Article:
So, are there any ways by which NSPRI is helping to promote more agricultural specialisation in the country?

NSPRI works on improving processing protocols of agricultural commodities, developing innovations and technologies that are pointers to hygienic products and offers advisory services to value chain actors. NSPRI engages in public enlightenment campaigns and advocacy to ensure specialisation along the value addition chain among other activities that ensure post-harvest management. In our institute, what we do is interdisciplinary research. By this, all the disciplines that are required to provide appropriate solutions to post-harvest problems work together to develop our innovations. Another thing we have done is to champion the establishment of the Federal College of Agricultural Produce Technology (FCAPT), where practitioners and students are trained on postharvest management of crops. The college awards OND and HND. In addition to the certificate programmes, our institute also organises series of training workshops for stakeholders.

Is there promise in having a set of agriculture workers whose key focus is storage? Do you think that this might be a feasible business for entrepreneurs to go into?

Yes, we need to create more awareness of how lucrative storage is for food security. The feasibility and viability of agri-preneurship is vast and the opportunities along the value addition chain are numerous. Actors along the value chain enjoy the privilege of specialisation and diversification; they can decide to specialise on certain aspects of the value addition chain. Some of such opportunities are bulking of durable commodities, drying of fish and tomato processing, just to mention a few.

Would you say that the innovations and interventions that you churn out are being commercialised at the rate you expect and is the private sector forthcoming with the requisite support as readily as you expect?

The rate of commercialisation of our technologies was initially slow but things are taking a new turn. We have not enjoyed much of private support in the past, but we are now working with a few companies. We have embarked on rigorous enlightenment through the media, and we hope it will yield dividend soon.

We understand that NSPRI has several patents as well. If you are producing equipment for the common man and you are not averse to people copying your innovations, why then do you need to patent these innovations?

Yes, we do have several patents. We have patents for the Iced-fish box which is used for storing freshly harvested fish. Our fish-smoking kilns, which can run on charcoal, gas or electricity and dry fish uniformly, help to produce export-quality smoked fish. We also have patents on our Inert Atmosphere silos, which are used for storing large quantities of grains over long periods. We have a patent on NISPRIDUST as well. NSPRIDUST is a non-chemical pesticide or what you would call a bio-pesticide. Bio-pesticides are generally much safer than chemical pesticides.

NISPRIDUST contains an active ingredient known as diatomaceous earth. It is currently in the final stages of registration with NAFDAC and will be introduced to the market once that process is completed.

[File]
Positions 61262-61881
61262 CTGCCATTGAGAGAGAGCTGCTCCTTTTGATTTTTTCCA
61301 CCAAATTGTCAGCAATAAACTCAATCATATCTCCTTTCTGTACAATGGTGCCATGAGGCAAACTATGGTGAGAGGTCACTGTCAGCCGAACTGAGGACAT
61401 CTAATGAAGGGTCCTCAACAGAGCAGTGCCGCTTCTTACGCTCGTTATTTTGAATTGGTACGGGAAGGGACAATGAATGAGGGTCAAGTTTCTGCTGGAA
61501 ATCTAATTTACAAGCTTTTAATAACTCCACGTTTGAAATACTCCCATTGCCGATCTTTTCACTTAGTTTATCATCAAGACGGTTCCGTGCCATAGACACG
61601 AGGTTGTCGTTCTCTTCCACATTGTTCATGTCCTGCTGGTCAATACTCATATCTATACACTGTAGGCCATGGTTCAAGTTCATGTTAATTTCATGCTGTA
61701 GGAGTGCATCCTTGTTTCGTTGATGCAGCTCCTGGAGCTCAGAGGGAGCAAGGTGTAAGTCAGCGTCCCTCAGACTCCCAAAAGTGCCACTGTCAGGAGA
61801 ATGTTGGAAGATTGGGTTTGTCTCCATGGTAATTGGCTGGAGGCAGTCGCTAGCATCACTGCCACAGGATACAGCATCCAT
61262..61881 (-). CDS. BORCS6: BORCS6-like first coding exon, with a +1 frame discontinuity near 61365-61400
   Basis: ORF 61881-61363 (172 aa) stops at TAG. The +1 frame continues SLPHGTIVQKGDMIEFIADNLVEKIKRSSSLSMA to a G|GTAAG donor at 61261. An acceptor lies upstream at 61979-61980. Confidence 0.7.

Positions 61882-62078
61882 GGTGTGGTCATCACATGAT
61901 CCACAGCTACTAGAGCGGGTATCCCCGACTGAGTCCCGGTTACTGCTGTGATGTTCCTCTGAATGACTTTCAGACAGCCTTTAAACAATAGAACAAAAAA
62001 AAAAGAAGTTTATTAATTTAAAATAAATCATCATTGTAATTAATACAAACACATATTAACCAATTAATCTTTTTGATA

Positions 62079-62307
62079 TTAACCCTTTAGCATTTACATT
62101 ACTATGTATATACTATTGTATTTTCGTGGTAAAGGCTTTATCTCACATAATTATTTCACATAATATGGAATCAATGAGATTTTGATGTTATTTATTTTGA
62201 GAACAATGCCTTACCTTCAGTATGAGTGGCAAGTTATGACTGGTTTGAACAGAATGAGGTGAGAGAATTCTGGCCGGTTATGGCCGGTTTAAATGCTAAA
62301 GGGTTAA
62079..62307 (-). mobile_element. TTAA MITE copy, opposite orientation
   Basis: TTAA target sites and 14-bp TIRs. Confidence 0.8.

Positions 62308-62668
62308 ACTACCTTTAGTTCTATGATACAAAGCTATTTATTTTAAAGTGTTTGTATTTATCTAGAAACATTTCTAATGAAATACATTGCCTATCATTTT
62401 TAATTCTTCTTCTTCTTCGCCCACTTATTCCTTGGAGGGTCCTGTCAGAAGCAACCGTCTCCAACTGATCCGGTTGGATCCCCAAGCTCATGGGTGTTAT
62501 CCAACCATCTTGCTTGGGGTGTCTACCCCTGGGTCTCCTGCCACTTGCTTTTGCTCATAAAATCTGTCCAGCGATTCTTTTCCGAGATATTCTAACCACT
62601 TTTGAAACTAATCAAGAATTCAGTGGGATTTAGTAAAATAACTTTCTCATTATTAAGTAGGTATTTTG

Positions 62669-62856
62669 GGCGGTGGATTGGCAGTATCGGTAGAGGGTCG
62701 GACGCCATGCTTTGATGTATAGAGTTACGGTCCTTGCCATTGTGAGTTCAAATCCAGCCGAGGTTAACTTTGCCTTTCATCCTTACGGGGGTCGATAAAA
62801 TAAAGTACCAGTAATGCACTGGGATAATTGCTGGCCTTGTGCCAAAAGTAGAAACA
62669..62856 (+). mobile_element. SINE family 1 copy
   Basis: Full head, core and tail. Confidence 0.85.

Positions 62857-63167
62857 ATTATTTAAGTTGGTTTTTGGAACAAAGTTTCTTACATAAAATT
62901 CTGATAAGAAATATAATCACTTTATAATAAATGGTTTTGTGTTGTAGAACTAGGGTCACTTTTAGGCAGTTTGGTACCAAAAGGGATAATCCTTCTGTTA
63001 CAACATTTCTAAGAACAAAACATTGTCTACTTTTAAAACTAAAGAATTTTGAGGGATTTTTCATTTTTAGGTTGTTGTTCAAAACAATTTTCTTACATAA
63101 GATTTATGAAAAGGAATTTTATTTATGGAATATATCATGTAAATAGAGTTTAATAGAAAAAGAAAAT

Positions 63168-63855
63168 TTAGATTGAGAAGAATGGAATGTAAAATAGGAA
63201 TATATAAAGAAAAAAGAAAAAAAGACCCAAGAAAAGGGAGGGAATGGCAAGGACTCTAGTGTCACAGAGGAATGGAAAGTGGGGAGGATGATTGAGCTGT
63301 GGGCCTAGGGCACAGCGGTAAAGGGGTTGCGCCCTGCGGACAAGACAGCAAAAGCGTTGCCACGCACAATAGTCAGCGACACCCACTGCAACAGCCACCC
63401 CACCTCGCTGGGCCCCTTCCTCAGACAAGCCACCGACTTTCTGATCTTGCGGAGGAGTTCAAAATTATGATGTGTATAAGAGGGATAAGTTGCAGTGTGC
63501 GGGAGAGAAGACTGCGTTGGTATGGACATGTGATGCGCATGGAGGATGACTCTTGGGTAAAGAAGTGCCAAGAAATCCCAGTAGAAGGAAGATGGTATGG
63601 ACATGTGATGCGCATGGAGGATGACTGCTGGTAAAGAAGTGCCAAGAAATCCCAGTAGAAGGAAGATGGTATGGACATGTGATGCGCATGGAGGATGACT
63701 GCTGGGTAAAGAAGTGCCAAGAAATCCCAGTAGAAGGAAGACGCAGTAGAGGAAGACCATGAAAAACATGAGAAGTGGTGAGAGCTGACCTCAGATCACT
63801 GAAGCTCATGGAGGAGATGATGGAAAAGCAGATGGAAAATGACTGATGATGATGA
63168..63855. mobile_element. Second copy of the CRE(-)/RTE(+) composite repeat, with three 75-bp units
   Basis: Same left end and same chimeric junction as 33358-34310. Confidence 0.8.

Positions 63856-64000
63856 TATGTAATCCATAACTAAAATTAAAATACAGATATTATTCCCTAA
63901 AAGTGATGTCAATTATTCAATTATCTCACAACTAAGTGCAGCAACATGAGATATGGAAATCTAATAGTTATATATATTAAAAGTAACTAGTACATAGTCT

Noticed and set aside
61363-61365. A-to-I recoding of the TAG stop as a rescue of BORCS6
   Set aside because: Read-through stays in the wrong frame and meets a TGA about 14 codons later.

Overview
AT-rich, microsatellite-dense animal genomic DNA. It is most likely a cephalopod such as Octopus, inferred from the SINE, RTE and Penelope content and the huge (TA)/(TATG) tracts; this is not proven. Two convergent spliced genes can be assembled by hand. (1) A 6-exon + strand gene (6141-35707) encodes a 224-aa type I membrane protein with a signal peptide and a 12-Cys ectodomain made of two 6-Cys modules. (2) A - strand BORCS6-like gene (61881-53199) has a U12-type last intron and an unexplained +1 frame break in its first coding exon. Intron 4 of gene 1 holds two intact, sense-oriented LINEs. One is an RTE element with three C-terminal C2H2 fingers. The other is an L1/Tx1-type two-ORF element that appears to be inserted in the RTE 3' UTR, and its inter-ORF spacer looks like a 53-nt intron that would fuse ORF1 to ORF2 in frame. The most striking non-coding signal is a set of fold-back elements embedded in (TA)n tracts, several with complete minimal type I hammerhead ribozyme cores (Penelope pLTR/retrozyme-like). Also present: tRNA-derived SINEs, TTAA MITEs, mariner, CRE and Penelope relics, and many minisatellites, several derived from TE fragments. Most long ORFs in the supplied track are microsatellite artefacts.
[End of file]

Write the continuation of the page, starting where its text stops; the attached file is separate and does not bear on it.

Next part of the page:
We are also working to secure more patents. The place of intellectual property rights is to allow the institute to get maximum benefits for the intellectual efforts of our scientists who are working tirelessly to come up with the innovations.

Do you encourage farmers to copy the design and mode of operation of your innovations?

Yes. We encourage this a lot. Our goal is to see our interventions improve the livelihoods and generally enhance the quality of life of our people. All the innovations are for the ultimate benefit of the people.

How are you able to get the farmers to replicate your designs accurately? Is there any monitoring of these designs and their operations?

What we do is to train artisans in various localities to accurately replicate our designs. For instance, we have trained quite a lot of fabricators on fabrication of smoking kilns, and many of our beneficiaries are making a living fabricating the smoking Kilns. The same applies to our solar dryers and others.

How would you rate the uptake of NSPRI’s innovations across the country? Would you say that uptake is as good as you expect? If not, what do you think needs to be done to enhance uptake?

The uptake of NSPRI’s technologies can best be described as a bittersweet scenario.

Our improved smoking kiln has been widely adopted across the country. We have constructed over 50 units for individual fish farmers or processors. About 200 units were bought by the Food and Agriculture Organisation (FAO), in 2005, while hundreds of units have been bought under the constituency projects and special intervention projects. However, the same cannot be said of some of our other technologies. Our solar dryers are now in different parts of the country. Our 500-ton capacity inert atmosphere silo is in Landmark University Omu-Aran, Kwara State where they use it to store grains to feed their poultry and livestock. But we continue to engage commodity associations and other pressure groups to invest in these technologies to empower their members. The more people understand the value and cost savings, which these technologies translate to, the more they are inclined to adopt them.

How would you rate the support you get from local communities?

The support from local communities has improved, over the years, but we still yearn for more of their participation. We foresee a time when farmers clearly understand that agricultural development is a collective effort to the extent that they are willing to contribute in tangible terms towards the delivery of innovative technologies.

Do you collaborate with universities; there is a view that often Nigerian scientists work in silos and as such are often not aware of collaboration opportunities with other scientists?

NSPRI encourages and welcomes collaborations; we are working with the Agricultural Developmental Programme, National Agricultural Research Institutes and universities to project the importance of postharvest management. Currently, we are partnering with Benue State university’s Centre for Food and Technology Research (BSU-CEFTER), which is World Bank African Centre of Excellence in post-harvest food loss reduction. The collaboration is yielding positive results on multiple fronts. We have provided postharvest technologies for teaching, learning and extension activities for CEFTER. Some of our senior researchers are teaching special courses on postharvest food loss reduction while several of our staff have post graduate training in various fields.

How much support do you receive from international agencies?

We are enjoying the support of international agencies on specific areas of research in my institute. In the past seven years, we initiated collaborations with, USAID, ICRISAT, VESTERGAARD and Oklahoma State University (OSU) to mention a few.

Related Articles